Doing Business on the Phone
I believe there are several ingredients to initiating a successful conversation.
The first step is letting the prospect know that the call will be brief and gaining their permission to continue. There are several ways to do this. A path that tends to produce less than optimal results would be:
"Hi, this is _____calling from XYZ Company. Do you have a few minutes to talk?"
A better approach is:
"Hi, this is _____ calling from XYZ Company. I have some important information that I'd like to discuss with you, and I promise I'll be extremely brief; O.K.?"
The latter is more controlling, less threatening and appears to present more value for the prospect.
The questions a rep asks should be designed to determine if any potential interest exists, so the most fitting benefits can be accentuated.
It's also helpful to lead with open-ended, rather than closed-ended, questions. For instance, instead of asking prospects whether they are happy with the current health insurance plan, it would be more effective to ask which aspect of their current plan they'd like to improve. This presents a potential opening that can be built upon with tailored benefit statements.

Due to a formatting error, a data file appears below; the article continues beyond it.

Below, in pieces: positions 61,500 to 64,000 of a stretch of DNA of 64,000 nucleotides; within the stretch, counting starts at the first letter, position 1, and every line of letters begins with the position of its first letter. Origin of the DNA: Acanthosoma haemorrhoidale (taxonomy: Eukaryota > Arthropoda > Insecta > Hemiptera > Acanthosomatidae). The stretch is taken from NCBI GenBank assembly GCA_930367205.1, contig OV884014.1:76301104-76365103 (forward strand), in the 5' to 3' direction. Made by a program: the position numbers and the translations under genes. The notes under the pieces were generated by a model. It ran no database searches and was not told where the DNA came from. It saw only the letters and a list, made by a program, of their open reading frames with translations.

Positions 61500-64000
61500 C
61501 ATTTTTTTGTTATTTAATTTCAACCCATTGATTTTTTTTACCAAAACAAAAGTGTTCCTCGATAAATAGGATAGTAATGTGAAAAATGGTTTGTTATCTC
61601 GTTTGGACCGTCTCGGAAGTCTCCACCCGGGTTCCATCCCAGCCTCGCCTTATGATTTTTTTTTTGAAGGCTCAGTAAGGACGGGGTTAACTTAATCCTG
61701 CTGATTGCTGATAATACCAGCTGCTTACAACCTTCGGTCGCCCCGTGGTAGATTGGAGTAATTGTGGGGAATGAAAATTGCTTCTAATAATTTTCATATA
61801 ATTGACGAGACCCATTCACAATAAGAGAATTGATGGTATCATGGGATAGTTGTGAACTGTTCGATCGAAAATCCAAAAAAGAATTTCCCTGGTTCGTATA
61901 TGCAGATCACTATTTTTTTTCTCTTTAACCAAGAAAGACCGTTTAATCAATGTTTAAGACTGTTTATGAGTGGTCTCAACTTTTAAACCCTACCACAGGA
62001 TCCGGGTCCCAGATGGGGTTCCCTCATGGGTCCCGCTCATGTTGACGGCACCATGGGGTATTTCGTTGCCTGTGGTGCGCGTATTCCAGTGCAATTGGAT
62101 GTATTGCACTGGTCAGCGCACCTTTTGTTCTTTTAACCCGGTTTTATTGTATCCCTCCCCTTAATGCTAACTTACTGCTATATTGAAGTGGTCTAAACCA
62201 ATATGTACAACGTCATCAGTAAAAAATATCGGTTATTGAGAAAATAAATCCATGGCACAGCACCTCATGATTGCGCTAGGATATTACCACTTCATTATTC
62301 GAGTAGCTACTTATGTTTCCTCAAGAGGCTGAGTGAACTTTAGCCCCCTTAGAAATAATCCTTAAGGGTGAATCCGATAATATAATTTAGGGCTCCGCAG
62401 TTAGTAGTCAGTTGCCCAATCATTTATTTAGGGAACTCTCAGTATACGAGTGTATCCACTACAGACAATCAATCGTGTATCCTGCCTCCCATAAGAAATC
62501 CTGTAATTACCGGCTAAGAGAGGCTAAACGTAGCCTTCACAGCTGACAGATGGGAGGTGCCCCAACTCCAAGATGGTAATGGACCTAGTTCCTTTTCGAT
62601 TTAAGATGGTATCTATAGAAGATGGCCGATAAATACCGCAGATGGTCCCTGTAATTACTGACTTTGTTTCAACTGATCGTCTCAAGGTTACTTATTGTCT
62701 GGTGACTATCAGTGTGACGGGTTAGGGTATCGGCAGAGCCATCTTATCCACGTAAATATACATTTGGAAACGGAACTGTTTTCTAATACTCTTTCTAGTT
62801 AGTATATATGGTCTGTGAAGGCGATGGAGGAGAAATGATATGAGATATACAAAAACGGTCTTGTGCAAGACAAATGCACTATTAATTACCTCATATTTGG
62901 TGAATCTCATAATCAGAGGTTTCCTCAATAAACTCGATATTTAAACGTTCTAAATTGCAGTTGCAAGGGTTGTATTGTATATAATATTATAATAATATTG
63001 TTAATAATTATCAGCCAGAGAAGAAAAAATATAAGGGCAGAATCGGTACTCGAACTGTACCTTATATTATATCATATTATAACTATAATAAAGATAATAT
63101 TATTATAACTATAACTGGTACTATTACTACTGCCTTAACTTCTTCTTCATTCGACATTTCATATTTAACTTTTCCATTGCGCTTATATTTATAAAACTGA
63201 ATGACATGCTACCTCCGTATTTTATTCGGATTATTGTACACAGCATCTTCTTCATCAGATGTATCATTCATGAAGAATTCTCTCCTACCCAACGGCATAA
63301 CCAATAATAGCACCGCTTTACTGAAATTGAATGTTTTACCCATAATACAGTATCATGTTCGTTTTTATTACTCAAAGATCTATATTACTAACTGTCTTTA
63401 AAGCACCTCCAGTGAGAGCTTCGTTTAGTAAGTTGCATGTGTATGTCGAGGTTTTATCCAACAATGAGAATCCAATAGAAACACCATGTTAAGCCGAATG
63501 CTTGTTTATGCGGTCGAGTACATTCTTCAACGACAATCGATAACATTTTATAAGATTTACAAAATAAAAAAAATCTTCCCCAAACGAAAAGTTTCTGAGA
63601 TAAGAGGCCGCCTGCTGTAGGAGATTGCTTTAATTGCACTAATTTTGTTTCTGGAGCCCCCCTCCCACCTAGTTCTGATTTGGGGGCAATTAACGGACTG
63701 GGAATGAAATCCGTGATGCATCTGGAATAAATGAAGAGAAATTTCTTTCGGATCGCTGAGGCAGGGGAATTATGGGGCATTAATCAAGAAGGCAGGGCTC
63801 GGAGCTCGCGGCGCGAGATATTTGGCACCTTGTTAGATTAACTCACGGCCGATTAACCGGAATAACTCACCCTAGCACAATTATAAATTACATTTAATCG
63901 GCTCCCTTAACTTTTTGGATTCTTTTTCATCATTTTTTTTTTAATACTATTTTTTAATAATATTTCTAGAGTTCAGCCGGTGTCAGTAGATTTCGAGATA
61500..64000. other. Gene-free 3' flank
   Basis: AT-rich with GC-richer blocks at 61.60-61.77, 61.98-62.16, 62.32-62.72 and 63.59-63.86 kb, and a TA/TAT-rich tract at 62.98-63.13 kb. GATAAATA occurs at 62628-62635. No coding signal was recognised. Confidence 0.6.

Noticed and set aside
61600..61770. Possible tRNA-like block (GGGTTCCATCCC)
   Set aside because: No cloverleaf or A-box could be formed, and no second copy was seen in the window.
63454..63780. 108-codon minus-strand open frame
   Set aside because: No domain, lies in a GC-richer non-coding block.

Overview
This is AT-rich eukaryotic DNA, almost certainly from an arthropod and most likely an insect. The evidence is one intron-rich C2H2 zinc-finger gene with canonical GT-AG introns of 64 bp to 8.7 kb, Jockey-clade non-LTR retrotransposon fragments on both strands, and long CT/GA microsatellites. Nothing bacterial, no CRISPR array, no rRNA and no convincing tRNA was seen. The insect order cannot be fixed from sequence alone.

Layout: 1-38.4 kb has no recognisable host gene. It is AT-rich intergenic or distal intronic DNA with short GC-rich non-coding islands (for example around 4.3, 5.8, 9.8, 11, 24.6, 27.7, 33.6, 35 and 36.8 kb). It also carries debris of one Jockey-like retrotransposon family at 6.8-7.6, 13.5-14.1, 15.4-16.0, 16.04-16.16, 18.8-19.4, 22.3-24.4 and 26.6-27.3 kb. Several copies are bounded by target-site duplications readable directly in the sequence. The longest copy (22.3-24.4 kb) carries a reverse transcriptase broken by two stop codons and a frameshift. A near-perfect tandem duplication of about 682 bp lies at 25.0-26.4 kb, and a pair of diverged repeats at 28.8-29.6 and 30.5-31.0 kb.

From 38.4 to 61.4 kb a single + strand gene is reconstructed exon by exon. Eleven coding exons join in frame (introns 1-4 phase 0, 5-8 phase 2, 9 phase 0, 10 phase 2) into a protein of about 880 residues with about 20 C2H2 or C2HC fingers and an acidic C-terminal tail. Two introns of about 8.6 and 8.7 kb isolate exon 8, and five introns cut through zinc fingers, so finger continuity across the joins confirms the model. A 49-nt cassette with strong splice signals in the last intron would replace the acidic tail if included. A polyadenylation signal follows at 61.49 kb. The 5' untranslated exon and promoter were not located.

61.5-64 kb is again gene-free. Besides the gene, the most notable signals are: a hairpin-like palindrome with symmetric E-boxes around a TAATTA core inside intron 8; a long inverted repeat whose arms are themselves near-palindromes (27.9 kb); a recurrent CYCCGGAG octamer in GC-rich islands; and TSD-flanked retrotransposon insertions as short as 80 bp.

Business-to-business telemarketing initiatives can be effective and profitable. However, telemarketing sales reps often flounder because the process controls them, versus having a methodical, crafty and benefits-driven approach of which they are a key part.
It is incumbent upon the manager/supervisor to develop a training agenda that teaches a rep the appropriate skills. This should include the manager/supervisor actually getting on the telephone and making several hours of demo calls while a rep listens on a dual headset. Then, through call monitoring and constructive feedback, a rep can learn to navigate the labyrinth that each call presents in a way that produces a successful outcome.
Following the strategies outlined in this article will help sharpen the program and should enhance the results that are attained.